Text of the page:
While the west truly is its own frontier, Chris Metcalfe and his family are well placed and are forging ahead within the agricultural industry. 

Chris Metcalfe calls Manypeaks on the South Coast of Western Australia home. Alongside his parents Richard and Christine and brother Tim, Chris operates a mixed enterprise over approximately 4,000 arable hectarage on predominantly sandy loam duplexes.  Seasonally the area sees 650-750mm annual rainfall. 

With a history in the industry dating back three generations, the Metcalfe family run 1,500 breeding cows which includes the Koojan Hills Angus stud, Melaleuca Murray Grey Stud and a 700 head commercial herd. Their business is also diverse, with a 2,000 head Dohne ewe flock, mating them to White Suffolk rams to target the prime lamb market.  

“I am fortunate to be in business alongside my parents Richard and Christine and my brother Tim,” said Chris.  

“Richard is my mentor within the ag world and is an exceptional cattleman with a brilliant mind for business strategy. My brother Tim is an extremely dynamic farmer and is pushing the boundaries particularly in terms of pasture production.”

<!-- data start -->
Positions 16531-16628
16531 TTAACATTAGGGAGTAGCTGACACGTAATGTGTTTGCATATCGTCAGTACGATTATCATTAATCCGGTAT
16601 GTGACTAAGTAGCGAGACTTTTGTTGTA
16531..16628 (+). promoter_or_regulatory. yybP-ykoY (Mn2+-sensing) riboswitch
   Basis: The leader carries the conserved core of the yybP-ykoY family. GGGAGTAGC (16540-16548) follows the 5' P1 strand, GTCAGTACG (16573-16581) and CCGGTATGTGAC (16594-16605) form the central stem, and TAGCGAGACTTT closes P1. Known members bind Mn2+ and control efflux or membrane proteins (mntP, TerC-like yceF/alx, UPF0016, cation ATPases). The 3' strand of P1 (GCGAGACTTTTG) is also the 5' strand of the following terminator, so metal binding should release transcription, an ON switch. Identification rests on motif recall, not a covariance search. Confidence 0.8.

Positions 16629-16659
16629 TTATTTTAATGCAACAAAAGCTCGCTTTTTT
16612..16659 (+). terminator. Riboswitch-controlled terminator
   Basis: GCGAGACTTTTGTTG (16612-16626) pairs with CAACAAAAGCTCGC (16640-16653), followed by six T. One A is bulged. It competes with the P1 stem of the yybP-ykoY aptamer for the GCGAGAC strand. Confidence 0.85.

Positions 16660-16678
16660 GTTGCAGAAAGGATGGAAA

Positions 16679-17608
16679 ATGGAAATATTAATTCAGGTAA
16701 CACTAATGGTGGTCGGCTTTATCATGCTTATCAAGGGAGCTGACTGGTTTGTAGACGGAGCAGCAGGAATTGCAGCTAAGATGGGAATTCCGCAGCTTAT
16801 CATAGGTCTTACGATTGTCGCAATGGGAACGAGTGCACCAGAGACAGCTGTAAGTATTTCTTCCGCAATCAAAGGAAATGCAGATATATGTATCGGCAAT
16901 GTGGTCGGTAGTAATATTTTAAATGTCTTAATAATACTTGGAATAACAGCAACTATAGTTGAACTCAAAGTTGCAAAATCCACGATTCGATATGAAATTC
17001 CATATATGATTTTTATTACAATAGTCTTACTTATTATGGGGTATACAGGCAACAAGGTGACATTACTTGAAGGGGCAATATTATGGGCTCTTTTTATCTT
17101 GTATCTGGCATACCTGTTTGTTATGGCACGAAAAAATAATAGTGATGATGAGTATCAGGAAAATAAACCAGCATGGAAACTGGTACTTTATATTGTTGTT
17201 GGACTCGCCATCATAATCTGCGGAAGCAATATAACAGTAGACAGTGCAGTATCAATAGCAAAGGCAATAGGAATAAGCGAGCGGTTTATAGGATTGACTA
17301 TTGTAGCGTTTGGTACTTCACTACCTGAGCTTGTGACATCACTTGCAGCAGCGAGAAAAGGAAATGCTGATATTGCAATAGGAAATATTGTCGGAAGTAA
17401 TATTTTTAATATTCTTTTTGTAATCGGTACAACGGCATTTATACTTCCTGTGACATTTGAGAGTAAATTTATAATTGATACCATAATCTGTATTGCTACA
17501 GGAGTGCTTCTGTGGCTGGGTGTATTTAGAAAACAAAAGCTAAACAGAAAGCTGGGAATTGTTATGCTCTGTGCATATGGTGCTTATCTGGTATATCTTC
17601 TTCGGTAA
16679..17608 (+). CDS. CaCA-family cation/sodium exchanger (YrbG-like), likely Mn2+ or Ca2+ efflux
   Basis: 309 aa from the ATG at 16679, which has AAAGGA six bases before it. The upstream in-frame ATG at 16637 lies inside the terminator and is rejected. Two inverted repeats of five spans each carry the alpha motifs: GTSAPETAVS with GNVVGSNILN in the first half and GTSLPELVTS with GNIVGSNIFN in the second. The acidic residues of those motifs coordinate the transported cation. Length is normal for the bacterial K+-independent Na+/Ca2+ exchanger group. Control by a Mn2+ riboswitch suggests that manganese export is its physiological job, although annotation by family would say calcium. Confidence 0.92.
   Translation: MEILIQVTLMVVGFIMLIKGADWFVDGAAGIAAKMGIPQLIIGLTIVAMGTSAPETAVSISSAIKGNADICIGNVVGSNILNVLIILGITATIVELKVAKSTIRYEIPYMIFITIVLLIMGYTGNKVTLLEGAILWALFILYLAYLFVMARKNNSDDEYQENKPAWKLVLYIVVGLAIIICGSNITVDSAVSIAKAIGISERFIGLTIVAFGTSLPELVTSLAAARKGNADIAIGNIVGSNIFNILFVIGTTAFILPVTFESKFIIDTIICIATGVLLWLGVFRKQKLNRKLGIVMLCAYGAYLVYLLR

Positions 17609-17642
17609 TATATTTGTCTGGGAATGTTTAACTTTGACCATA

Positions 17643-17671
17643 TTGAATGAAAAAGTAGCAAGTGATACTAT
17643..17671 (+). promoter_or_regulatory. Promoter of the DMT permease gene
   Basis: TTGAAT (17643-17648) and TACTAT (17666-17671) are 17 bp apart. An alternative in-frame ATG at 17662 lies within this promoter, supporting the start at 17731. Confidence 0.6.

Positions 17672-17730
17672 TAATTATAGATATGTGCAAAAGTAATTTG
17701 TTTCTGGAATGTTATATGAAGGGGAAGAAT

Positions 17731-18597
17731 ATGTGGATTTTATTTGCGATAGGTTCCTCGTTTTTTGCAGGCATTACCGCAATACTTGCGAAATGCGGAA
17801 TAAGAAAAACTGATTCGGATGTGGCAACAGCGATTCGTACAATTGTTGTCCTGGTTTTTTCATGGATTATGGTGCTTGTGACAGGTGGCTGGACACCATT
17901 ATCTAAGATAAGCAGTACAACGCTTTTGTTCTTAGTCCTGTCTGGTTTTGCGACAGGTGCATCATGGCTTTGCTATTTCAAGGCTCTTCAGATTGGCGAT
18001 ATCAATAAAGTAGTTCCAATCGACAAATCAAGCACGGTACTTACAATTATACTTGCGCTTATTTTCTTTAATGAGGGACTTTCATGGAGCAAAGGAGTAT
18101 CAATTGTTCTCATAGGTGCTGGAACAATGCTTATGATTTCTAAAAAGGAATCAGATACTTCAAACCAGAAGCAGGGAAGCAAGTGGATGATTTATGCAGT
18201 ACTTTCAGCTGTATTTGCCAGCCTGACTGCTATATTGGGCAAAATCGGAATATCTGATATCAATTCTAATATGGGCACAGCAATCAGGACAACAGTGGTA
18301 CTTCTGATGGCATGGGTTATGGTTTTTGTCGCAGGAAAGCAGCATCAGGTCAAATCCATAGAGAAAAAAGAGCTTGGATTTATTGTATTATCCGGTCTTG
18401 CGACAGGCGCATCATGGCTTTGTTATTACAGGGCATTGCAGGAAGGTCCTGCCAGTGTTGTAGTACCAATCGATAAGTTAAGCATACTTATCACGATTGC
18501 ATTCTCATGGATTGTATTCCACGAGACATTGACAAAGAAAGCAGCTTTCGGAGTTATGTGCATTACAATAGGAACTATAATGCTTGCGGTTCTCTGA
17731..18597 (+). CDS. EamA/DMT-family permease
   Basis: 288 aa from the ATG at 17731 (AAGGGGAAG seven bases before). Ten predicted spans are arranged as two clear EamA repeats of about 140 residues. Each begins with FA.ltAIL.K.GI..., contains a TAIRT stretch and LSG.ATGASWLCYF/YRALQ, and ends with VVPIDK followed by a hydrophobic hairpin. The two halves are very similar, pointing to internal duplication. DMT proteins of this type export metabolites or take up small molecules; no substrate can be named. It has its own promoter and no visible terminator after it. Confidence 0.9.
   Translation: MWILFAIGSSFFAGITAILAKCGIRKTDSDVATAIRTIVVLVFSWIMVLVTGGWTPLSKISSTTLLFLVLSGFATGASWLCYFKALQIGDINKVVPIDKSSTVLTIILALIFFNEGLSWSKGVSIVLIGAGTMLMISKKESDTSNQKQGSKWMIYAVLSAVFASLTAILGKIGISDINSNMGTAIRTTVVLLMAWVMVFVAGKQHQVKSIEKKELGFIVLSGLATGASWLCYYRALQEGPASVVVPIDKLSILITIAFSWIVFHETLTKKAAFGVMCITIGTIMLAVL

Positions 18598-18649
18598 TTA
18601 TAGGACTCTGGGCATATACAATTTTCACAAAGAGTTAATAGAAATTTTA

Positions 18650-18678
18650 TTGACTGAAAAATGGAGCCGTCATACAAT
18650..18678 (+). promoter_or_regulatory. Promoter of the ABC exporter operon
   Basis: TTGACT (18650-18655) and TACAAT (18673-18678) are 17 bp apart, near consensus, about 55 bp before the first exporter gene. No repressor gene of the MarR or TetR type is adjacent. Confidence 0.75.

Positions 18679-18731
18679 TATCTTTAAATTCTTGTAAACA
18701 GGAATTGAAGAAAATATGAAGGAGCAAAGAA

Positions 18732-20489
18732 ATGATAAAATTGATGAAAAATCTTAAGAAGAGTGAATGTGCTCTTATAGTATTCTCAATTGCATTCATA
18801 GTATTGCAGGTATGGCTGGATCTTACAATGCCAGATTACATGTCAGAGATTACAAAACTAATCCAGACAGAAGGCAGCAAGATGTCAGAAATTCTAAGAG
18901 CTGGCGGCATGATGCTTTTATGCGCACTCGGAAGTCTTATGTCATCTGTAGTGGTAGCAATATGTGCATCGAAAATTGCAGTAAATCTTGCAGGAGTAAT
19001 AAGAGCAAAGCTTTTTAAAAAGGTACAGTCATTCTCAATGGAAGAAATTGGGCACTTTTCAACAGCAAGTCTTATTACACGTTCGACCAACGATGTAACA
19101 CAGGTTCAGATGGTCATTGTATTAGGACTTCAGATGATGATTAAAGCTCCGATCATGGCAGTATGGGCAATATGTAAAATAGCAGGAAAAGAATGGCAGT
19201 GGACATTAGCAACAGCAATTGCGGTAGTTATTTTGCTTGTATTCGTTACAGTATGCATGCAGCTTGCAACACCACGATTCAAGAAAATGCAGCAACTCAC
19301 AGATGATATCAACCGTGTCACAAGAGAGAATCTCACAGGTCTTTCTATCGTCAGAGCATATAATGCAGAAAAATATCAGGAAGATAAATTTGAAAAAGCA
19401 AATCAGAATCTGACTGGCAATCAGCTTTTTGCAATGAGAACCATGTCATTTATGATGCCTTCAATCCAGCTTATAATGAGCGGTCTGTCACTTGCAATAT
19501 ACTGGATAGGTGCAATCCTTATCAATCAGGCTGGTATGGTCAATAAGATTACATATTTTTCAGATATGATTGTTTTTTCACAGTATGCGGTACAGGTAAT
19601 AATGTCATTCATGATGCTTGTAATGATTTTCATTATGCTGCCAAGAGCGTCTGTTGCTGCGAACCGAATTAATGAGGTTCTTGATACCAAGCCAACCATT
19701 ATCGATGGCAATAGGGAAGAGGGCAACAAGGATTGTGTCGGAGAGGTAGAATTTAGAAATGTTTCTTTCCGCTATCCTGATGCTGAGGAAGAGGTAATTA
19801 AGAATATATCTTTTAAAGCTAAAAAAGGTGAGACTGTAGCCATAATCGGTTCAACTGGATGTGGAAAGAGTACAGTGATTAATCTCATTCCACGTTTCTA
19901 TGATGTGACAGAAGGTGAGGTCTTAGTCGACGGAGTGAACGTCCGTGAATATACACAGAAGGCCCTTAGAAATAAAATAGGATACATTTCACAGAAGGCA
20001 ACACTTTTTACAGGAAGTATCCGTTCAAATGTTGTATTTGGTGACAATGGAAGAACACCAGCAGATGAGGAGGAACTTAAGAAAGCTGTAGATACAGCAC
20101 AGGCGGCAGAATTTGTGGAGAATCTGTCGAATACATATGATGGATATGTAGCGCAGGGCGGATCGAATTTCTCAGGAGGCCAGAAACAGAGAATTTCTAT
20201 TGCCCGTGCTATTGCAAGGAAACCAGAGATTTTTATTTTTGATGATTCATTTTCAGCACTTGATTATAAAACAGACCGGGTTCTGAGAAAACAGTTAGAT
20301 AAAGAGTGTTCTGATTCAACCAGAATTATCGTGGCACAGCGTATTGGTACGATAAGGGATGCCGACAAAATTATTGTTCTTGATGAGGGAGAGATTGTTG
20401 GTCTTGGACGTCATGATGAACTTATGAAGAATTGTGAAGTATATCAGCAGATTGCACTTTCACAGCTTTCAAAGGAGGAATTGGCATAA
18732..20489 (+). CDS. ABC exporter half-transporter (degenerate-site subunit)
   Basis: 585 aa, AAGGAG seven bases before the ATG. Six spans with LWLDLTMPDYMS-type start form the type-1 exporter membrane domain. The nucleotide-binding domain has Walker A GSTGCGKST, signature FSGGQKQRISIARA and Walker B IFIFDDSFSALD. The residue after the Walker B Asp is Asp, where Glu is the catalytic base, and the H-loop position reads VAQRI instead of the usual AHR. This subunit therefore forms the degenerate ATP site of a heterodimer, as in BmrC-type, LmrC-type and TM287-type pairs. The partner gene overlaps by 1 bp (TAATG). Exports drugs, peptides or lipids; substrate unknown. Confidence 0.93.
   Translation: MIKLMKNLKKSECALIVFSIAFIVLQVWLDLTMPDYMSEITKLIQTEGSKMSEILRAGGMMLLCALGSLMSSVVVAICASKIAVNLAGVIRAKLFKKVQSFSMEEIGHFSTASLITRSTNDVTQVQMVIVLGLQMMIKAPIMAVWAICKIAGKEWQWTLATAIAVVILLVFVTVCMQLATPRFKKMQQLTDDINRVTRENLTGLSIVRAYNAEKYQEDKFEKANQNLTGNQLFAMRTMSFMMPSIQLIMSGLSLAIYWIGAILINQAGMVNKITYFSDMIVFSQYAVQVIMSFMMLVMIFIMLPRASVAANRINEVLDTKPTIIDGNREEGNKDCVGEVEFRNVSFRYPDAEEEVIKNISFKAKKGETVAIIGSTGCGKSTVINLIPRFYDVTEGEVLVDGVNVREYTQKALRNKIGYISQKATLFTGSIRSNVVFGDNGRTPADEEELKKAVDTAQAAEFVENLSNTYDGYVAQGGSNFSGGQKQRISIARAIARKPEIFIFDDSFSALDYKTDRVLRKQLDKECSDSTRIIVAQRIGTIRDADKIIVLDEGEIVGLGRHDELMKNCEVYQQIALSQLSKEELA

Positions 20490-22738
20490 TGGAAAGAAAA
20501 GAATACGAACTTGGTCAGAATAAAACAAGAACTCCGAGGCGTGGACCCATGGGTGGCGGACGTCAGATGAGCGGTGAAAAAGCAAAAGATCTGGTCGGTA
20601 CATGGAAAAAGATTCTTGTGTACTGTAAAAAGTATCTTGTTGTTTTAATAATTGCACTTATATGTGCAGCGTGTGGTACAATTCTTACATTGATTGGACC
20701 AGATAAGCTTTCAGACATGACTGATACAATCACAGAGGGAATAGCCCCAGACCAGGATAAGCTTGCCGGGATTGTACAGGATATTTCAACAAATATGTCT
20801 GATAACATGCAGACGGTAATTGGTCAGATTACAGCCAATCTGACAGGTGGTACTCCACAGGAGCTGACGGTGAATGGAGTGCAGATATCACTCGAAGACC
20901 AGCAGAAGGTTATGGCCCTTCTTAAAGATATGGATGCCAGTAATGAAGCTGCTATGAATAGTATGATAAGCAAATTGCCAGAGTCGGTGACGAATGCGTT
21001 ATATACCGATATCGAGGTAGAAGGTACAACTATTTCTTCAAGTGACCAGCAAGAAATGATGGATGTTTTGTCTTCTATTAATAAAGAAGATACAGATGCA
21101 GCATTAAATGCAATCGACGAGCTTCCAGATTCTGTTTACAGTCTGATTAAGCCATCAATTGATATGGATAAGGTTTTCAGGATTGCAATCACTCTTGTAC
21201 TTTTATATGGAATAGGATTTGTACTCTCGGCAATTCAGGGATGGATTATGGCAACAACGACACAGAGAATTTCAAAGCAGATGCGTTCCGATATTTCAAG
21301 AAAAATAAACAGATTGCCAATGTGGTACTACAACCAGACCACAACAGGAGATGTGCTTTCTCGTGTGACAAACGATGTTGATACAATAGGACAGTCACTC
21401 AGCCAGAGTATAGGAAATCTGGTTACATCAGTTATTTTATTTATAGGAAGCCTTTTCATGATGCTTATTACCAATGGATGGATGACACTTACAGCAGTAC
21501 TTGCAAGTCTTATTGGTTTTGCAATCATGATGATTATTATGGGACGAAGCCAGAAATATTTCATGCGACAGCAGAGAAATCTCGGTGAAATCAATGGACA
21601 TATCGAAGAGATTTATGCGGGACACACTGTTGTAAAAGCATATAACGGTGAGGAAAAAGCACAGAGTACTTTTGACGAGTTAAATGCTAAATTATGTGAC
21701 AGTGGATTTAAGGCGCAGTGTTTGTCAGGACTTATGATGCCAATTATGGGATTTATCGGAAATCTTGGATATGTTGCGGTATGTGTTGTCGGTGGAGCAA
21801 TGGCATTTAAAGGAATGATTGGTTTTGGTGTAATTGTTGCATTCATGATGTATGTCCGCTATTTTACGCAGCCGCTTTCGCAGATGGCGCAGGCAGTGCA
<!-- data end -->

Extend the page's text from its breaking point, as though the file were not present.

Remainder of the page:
In 2015 the Metcalfe’s purchased the Koojan Hills Angus stud, which was founded by Kojonup cattleman and past Angus Australia president, the late Lew Smit OAM.   

“We purchased the Koojan Hills herd off the late Lew Smit in 2015. Up until that point we had been a Murray Grey herd,” said Chris. 

“The opportunity to carry on Lew’s life passion for breeding cattle is a real honour and one I don’t take for granted.” 

The Metcalfe’s herd is comprised of 50% pure Angus, with their commercial herd predominately Murray Grey cows mated to Angus bulls. 

“We find this cross to be working exceptionally well for our target markets as we’re able to combine the muscling of our greys with the softness of the Angus,” said Chris. 

Each year the Metcalfe’s seedstock programs supply approximately 170 bulls to the local market.  

With an autumn calving herd, the Metcalfe’s utilise a nine-week joining period, with heifers joined at 15 months of age and at a minimum of 320kg. 

In 2022 they joined approximately 1,700 cows including 330 heifers.  Aiming for an 80-90% PTIC success rate, the Metcalfe’s typically retain and mate 45% of their heifer drop. 

Identifying the key drivers of production and success for their herd as ease of calving, growth and carcase quality, the Metcalfe’s take into account firstly phenotype and maternal traits, and then hone in on the EBVs that further assist in consistently meeting their breeding objectives for their target markets.